Sark - Key Characteristics
Geographical and Historical
The Island of Sark is the fourth largest of the Channel Islands, which are situated in the English Channel, close to the French coast of Normandy. The Islands are renowned for their temperate climate and relaxed high quality standard of living. They are an attractive location for many holidaymakers and an appealing destination for many affluent individuals wishing to settle there permanently.
The history of Sark relates to both Normandy and to England, due to the Channel Islands’ ownership by the Duke of Normandy, who became King of England in 1066.
Sark was the last feudal state in Europe, and the Island remains a personal possession of the Queen. The Island is governed by a 28 member parliament known as Chief Pleas, made up of elected deputies of the people. This history together with a continued ban on the use of cars and with virtually no crime, has helped to protect and preserve the unique economic position of Sark and, whilst international laws and regulations are slowly being introduced on the Island, the six hundred residents are ensuring that these are carefully applied to preserve Sark’s individual characteristics.
Sark law is based on the Norman system, overlaid with English procedures and precedents. Sark has its own legislature and courts, the British government having responsibility to advise the Queen concerning Island affairs pertaining to “good government”. The Island has complete freedom in matters of domestic and fiscal law which has enabled the development of a simple and stable legislative framework. Although having certain idiosyncrasies in relation to domestic issues, the law relating to commercial and international issues, has followed Guernsey law and there is normally a right of appeal from the Sark courts to the Guernsey courts.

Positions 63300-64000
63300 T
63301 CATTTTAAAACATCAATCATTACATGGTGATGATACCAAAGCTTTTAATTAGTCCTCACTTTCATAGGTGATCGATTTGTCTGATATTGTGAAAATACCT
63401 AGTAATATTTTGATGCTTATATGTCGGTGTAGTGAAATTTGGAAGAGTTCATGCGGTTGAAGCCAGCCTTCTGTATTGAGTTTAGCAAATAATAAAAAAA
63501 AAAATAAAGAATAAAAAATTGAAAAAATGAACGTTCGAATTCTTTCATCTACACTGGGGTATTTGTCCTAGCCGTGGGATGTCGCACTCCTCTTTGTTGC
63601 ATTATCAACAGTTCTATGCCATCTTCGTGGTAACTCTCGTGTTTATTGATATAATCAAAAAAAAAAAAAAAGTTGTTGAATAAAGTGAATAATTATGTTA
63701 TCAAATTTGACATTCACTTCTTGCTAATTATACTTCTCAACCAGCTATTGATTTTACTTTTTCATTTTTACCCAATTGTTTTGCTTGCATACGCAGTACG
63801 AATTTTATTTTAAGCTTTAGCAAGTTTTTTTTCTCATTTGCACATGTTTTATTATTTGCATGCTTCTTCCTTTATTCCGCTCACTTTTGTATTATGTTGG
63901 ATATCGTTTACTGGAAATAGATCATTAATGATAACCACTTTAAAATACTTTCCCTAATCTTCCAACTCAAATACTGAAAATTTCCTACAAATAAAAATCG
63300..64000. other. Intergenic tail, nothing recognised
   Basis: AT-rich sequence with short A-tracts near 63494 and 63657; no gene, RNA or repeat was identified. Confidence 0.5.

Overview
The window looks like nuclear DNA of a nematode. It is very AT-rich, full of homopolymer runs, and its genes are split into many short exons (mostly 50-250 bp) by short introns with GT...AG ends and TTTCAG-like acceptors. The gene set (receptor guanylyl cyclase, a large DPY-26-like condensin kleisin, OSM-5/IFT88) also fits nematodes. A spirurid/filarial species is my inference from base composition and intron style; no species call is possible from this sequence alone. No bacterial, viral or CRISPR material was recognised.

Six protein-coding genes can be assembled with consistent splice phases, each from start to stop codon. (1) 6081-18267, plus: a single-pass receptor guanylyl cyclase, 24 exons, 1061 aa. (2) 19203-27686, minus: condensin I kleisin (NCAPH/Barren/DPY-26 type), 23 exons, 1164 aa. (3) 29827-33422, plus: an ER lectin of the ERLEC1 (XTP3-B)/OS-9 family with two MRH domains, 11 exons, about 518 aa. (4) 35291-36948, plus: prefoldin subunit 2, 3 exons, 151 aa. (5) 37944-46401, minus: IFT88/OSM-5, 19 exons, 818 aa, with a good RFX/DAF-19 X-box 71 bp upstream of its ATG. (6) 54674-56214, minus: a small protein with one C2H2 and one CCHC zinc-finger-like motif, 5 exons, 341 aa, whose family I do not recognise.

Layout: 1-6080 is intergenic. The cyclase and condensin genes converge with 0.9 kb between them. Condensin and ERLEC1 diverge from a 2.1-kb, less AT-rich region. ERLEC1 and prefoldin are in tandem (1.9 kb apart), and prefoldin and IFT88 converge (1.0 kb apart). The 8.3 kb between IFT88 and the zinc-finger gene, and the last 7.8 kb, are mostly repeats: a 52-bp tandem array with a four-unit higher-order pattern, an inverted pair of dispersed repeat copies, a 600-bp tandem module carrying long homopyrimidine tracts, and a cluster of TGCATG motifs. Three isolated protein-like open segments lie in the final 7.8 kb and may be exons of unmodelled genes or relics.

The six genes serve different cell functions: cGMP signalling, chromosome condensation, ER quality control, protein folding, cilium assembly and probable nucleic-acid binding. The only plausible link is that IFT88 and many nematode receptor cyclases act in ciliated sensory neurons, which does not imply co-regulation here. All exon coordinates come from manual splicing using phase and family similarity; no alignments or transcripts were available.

The Channel Islands, including Sark, are not actually part of the European Union. Arrangements resulting from negotiations at the time of the United Kingdom’s entry into the EU have the important effect of retaining fiscal independence for Sark. However, there are provisions for the movement of goods in trade between the Island and the EU. Other community rules do not apply, and there is no requirement for Sark to adopt EU social, fiscal, commercial or economic policies.
Sark’s fiscal and economic policy has always been one of minimal taxation and limited public services. As such, there is no income tax or corporation tax, the main government revenues being a poll tax on arrivals by sea transport and duty on alcohol and tobacco. Direct taxes which count for less than half the Island’s income are very low and based upon property and personal residence. There are no forms of inheritance, value added, sales or withholding taxes.
Currency and Exchange Control
Sark is within the Bailiwick of Guernsey which issues its own currency, which is accepted throughout the Channel Islands. This is tied to UK Sterling at par. Both residents and non-residents may have foreign currency bank accounts within the Bailiwick and invest and transfer assets anywhere in the world.
There are no exchange controls.